When I was younger, my father, returning from a foreign trip, brought me home an exotic candy scorpion encased in sugar. I politely declined but marvelled as he ate it, stinger and all, with evident enjoyment. Ever since, I've wondered – why don't we in the West eat these things? Across the globe, bugs are, after all, eaten and enjoyed by billions of people. Entomophagy is fast becoming the catch-all term for bug eating, and it's an interesting word to check out on the Google language-usage graph: more people than ever before have been employing the term over the past 20 years. It seems that now is the moment for insect-eaters to go mainstream.
As the cheapest, most compact and most sustainable source of delicious, nutritious food in the world, the question of why we refrain from 'insect surprise' is a vexed one. The answer is not as simple as many suppose. The traditional argument seems to be: we find bugs yucky, hence we don't eat them. Surely, everyone knows that...
But while that may be what everyone knows, the reality isn't so straightforward. Although most of us currently find the idea 'icky', there is, nevertheless, a major flaw in the reasoning. Do we eat honey? Enjoy scented wax candles? Raspberry ripple ice cream – coloured by the blood of beetles? Then we have been using products from bugs routinely for years. And we manage to stomach cockles, jellied eels and a variety of other acquired tastes. Stigma, therefore, can't be the only problem. Indeed, it may not even be a deciding factor in our antipathy for bug-based meals. The case can be made that in a few simple steps, we can get bugs out of our nightmares and onto our plates. Unfortunately, however, we are not currently able to enjoy bugs, as two boulders block our path: price and supply.
No matter how keen a potential consumer may be to eat – or sample – bugs, if there is a cheaper alternative meat, this is what will be readily available to purchase, as a matter of course. The price of bugs – as a niche product in our market – is very high, so fried fleas may never appear on anyone's menu, except as a novelty delicacy.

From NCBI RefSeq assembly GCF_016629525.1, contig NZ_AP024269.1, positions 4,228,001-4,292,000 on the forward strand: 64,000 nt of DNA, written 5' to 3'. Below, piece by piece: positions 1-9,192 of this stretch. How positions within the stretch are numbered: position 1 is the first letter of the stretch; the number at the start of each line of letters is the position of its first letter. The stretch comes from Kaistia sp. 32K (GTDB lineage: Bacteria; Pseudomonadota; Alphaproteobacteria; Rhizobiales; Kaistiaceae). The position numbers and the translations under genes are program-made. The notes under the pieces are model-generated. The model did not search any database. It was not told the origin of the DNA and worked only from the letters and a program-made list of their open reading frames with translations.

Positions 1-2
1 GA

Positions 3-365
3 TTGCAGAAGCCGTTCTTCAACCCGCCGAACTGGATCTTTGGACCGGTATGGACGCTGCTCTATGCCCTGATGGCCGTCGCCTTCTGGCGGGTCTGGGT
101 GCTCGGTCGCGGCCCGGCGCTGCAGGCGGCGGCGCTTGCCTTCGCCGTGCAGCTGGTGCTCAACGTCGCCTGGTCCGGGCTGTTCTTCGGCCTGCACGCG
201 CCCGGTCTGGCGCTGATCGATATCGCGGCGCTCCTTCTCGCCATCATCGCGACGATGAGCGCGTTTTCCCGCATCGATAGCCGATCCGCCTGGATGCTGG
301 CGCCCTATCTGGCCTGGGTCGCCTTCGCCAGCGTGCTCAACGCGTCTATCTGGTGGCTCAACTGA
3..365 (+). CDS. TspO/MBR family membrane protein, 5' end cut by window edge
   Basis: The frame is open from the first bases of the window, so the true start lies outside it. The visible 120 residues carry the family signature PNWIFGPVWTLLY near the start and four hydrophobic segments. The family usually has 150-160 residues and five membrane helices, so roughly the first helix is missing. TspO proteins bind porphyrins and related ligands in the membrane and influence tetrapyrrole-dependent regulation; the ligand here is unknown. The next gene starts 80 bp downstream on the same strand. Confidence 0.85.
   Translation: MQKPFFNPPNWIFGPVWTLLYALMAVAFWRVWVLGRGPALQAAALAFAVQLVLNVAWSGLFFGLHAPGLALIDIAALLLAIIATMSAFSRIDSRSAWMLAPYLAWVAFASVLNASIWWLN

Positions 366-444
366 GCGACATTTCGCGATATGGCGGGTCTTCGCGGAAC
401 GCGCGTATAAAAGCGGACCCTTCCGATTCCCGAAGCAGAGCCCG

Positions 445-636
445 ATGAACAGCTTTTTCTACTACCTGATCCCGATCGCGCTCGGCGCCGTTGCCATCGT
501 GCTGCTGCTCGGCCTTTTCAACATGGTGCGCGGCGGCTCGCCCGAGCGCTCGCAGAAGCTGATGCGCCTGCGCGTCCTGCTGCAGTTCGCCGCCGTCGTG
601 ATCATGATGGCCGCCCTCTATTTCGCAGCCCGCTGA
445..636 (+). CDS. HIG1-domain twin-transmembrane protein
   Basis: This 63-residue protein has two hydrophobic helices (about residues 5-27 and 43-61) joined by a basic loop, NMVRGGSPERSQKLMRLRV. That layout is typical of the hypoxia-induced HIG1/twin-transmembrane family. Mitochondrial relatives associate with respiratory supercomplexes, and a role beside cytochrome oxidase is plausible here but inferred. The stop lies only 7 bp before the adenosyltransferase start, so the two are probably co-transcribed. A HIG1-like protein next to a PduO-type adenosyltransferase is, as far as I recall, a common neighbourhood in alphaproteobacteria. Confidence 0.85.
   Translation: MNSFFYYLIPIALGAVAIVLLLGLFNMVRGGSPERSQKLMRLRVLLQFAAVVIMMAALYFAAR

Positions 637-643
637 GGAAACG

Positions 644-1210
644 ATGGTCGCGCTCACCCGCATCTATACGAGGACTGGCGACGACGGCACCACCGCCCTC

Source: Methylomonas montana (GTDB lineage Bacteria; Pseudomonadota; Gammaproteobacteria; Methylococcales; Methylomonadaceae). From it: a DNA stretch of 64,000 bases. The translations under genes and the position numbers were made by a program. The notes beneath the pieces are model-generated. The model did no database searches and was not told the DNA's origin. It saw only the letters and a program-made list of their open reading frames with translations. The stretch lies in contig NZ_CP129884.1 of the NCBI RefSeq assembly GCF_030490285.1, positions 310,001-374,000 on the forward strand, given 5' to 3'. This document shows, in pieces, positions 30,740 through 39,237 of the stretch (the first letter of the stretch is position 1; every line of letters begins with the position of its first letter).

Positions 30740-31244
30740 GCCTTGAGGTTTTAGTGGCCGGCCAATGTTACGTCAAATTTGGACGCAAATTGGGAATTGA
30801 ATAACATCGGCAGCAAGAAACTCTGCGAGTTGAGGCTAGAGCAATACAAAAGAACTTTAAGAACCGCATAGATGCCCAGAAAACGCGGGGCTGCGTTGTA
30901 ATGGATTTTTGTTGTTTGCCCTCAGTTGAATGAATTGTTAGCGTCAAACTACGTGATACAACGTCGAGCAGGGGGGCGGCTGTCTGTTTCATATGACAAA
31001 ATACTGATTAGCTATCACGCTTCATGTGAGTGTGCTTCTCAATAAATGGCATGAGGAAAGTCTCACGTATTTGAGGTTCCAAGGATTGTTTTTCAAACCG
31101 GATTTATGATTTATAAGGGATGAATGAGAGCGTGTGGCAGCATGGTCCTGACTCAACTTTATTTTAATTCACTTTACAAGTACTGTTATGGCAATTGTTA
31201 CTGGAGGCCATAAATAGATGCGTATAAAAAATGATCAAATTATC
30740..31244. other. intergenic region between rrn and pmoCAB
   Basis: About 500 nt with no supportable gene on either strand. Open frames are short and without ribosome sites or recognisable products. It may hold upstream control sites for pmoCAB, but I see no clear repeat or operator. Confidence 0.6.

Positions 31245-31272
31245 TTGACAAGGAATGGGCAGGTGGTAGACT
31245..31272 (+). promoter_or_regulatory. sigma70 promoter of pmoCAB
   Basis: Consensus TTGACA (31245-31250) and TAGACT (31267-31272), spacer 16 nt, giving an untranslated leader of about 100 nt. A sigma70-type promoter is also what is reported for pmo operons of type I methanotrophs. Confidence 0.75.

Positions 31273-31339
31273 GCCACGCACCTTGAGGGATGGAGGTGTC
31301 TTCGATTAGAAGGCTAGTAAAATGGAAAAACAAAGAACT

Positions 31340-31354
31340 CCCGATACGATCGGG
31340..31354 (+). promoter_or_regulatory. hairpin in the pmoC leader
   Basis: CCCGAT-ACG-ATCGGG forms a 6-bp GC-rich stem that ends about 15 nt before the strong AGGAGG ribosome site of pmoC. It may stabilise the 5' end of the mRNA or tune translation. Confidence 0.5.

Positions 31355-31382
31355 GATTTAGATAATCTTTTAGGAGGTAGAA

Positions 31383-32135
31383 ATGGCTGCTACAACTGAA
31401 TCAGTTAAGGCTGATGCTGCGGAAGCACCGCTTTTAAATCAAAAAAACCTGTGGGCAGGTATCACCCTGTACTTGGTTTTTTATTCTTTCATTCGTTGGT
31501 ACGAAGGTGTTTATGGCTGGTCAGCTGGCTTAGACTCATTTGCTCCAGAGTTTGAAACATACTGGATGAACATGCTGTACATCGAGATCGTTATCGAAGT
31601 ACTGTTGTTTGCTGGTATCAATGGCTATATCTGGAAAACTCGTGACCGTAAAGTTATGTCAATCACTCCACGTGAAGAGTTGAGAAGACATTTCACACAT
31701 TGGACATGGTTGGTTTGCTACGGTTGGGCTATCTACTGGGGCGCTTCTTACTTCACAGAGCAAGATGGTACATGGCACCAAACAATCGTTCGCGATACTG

Supply, therefore, is the serious barrier to establishing a habit of insect-eating in the UK. Visit your local Lidl and pace the shelves. You hunt high and low in vain: no plagues; no swarms. Where are the bugs? Answer: there aren't any. I know – I've looked! But consider what it would mean for a hungry customer, if they had to visit an obscure website to purchase overpriced beef or lamb. Would they? No! Convenience is king. They would simply choose chicken instead. And if chicken were unavailable, pork would take priority. The point is that although we have a habit of eating these 'main' meats, the same might one day easily apply to buying bugs. If more people produced bugs in the UK, and if we could walk down the main aisle of a shop and drop a bag of bug burgers into our trolley, wouldn't we? Why not? They taste delicious!
Well, perhaps we wouldn't at first, but what if, rather than using bug burgers, we first ate other items containing, and crucially, not as a significant, or initially highlighted part, ingredients made from bugs? This is the other secret weapon – the 'hidden' bug product. Carmine, sometimes called cochineal, has been colouring our ice cream for years on this principle. Shellac, a secretion from the lac bug, has been putting a shiny sheen on our lollies for ages. Next step: bug protein flour. Insect thickener. We build from there towards bug burgers, locust kebabs and scorpion skewers.